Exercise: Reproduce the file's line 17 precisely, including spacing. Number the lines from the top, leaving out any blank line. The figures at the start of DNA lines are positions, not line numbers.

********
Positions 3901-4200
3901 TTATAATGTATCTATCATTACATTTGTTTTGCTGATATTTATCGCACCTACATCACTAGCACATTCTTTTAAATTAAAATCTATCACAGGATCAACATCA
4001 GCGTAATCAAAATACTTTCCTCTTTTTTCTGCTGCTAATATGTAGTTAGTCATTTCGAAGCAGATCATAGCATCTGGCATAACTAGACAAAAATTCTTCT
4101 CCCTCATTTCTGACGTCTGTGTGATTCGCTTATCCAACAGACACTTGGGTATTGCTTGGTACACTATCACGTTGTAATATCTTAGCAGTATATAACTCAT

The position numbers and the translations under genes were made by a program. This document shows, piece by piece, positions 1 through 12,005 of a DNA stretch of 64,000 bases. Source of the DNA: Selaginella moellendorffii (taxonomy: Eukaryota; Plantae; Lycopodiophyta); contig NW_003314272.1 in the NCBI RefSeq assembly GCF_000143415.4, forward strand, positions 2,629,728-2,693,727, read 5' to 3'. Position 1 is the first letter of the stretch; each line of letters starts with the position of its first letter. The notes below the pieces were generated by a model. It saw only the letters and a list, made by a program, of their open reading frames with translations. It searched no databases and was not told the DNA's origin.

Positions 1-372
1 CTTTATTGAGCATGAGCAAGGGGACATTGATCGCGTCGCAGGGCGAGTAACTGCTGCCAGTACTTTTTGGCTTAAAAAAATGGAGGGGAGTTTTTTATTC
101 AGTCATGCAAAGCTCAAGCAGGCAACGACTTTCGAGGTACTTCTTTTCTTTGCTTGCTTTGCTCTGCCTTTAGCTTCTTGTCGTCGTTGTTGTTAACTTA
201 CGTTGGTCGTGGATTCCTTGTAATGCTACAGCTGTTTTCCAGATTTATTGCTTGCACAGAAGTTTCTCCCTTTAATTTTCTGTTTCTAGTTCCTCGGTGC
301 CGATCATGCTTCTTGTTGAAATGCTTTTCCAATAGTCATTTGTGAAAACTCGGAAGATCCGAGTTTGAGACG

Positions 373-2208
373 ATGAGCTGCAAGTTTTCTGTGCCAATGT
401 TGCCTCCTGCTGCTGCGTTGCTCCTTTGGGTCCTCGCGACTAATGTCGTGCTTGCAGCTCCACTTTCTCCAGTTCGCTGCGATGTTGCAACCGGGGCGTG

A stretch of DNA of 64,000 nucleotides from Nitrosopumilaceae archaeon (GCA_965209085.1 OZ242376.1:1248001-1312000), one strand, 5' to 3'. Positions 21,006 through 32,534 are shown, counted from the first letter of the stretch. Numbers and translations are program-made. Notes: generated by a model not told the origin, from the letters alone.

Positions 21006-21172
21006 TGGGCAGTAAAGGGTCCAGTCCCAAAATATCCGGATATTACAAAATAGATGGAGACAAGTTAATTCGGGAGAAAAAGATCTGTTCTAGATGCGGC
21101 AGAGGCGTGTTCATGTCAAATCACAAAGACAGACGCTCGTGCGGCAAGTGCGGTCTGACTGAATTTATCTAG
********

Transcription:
21101 AGAGGCGTGTTCATGTCAAATCACAAAGACAGACGCTCGTGCGGCAAGTGCGGTCTGACTGAATTTATCTAG